Saturday, July 21, 2007

Birthday Books (from my wife and in-laws)

Thanks to my beautiful wife and generous in-laws, I've got some reading to do this weekend!

Monday, July 16, 2007

On Beginning the "Strange Life": Church Search

One of the things I dislike the most about moving away from one city to another one is finding a church. Someone told me that Louisville is both the northernmost southern city and the southernmost northern city. The fact that there is a church almost on every corner in the city is a testament to the truth of the former description (the scarcity of Cracker Barrel a testament to the latter).

When Ashley and I decided to move to the city to begin at SBTS, we immediately began looking up churches in the area, quickly confirming my suspicion that Louisville would have an abundance of apparently Bible-believing, even openly "Reformed," Baptist churches for us to visit.

I think we're now six weeks into the process and I hate it. It feels cold and wrong, like an audition, but I don't know any other way to do it than the way we are. The importance of active, meaningful membership in a true church demands that we be careful, thoughtful, and prayerful about finding the church that will shepherd us through the formative years of seminary training. I still don't like the process. There are so many churches to visit that it almost requires a double-elimination bracket. Summer Sunday after summer Sunday (when some churches are running a "reduced program schedule"), we Google the address of another church on our list and walk in, and, not knowing anyone, attend the worship service, wondering what the announcements are about and if this particular service is indicative of the regular practice of the church. Are we getting a fair picture of what the church is like on this one visit? Are we getting to know the community, how we can contribute? I doubt it.

Of course, the main priorities (biblical, Christocentric, expository preaching; orthodox doctrine; biblical ecclesiology; missional/evangelistic intentionality; and thoughtful, reverent, and evangelistic worship) are non-negotiable, but what now? We've found some great, biblical churches in our visiting and we've gotten to the point where we'll be making a decision based on secondary criteria like the distance of the church from our home, the size of the church, the diversity of the members, etc. Will we take the advice of some and avoid a church with lots of seminary folks? Will we take advantage of the opportunity to live and worship in a community with believers who are in a similar situation to ours? I'm glad that the Lord has this (and everything else) under His perfect control and will lead us to the local church where we will most glorify Him in worship and service. However, I still don't like the process, and it's definitely been the strangest part of our new "Strange Life."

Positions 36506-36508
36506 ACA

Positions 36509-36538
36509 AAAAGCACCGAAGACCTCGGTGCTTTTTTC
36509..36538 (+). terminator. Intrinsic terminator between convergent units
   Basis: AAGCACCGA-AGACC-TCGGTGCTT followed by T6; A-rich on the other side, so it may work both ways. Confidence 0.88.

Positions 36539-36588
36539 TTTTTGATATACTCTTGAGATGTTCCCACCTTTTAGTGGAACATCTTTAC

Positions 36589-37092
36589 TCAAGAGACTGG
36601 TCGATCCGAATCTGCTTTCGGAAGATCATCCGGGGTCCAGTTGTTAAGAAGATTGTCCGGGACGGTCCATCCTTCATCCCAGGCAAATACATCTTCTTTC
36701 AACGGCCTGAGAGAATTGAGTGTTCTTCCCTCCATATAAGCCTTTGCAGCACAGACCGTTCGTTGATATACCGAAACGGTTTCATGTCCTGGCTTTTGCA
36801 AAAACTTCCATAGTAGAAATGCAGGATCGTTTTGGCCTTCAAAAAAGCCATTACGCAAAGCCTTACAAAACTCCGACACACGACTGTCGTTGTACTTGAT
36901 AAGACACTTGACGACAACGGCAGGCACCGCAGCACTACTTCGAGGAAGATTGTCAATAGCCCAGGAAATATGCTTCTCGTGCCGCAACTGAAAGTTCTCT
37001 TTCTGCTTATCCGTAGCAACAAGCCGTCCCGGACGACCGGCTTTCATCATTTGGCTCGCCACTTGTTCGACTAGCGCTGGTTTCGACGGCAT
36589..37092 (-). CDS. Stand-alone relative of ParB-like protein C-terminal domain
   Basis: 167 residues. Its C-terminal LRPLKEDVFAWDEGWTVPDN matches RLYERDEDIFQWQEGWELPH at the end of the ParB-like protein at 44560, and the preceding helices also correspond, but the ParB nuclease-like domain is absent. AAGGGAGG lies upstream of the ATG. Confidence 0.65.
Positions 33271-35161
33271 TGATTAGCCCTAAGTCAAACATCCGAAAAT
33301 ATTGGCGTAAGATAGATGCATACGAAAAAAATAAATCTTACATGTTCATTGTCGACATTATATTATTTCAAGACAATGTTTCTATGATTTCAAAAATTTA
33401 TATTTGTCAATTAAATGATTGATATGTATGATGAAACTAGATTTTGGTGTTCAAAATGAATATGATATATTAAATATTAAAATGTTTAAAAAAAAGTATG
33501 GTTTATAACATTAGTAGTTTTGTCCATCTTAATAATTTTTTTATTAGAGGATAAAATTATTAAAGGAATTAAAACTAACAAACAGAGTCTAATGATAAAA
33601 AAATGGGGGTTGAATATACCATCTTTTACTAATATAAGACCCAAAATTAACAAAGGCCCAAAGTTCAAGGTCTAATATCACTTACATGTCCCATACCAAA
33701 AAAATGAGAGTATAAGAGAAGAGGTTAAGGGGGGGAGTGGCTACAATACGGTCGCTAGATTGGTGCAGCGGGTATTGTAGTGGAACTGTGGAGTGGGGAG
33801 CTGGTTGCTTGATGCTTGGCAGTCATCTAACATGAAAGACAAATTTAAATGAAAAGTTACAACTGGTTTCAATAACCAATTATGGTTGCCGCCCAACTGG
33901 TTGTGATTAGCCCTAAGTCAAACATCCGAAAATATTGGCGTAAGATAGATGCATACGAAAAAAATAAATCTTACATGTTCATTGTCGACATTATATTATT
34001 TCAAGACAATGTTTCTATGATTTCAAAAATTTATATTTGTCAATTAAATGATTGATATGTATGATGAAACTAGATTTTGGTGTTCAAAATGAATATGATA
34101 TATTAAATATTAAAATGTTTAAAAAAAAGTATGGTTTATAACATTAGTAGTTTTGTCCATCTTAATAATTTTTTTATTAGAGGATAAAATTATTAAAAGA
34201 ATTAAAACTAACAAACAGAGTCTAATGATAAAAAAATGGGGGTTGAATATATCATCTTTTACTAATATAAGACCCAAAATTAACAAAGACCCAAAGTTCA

Thursday, July 05, 2007

Beginning the "Strange Life": Look At All the Books!

Oh, no. It's turning into a "series."

In a phrase that my college roommate swore was coined by Edwin McCain, "There is honor among thieves." Well, having seen the libraries of a few of those with whom I will share a seminary campus, I must say that there is also honor among those covetous of books.

I'm a tools person. Ask my wife. I want the tools, man. Based on my present self-diagnosis that my personal library is severely anemic, I'm afraid that seminary life won't be any different. In Athens, GA, from whence I came to this land flowing with Owen and Goldsworthy, I could confidently count on that copy of the IVP Dictionary of Biblical Theology to be right where I left it in the local Borders, usually with my bookmark still in it. Not much demand. The (sing.) Athens, GA Christian bookstore was a place where the grips of Left Behind and Mr. Osteen were strong, stubborn, and choking.

In contrast, once I arrived in Louisville to reconnoiter the seminary this spring, I felt what it must feel like to see a real Picasso after studying a print (or a thumbnail) for a while. "Whoa," I would say to myself sometime during the third browsing hour at the SBTS LifeWay store, "Ladd's NT theology is a lot thicker than I imagined!" My wife, fellow book-lover, realist, lovingly convinced me that the tour of campus would be much more helpful with the guide and that Warfield was not a necessity that particular afternoon, so we left with very little damage (just a copy of The Bruised Reed, not bad).

Not that this is anywhere close to the most important unanswered question I have about starting seminary, but: how is one supposed to read all these great (and, to me, newly available) books with so little time and without neglect of that Primary One?

Seriously, I'm sure that handling the budgetary gymnastics of affording required books for class (not to mention those little extra ones) is difficult, as is managing one's reading time, family time, prayer time, play time, and work time. So, what am I going to do with all these books baiting me here in Louisville? I should probably read more of the ones that I already have, to be honest, but where's the "honor" in that?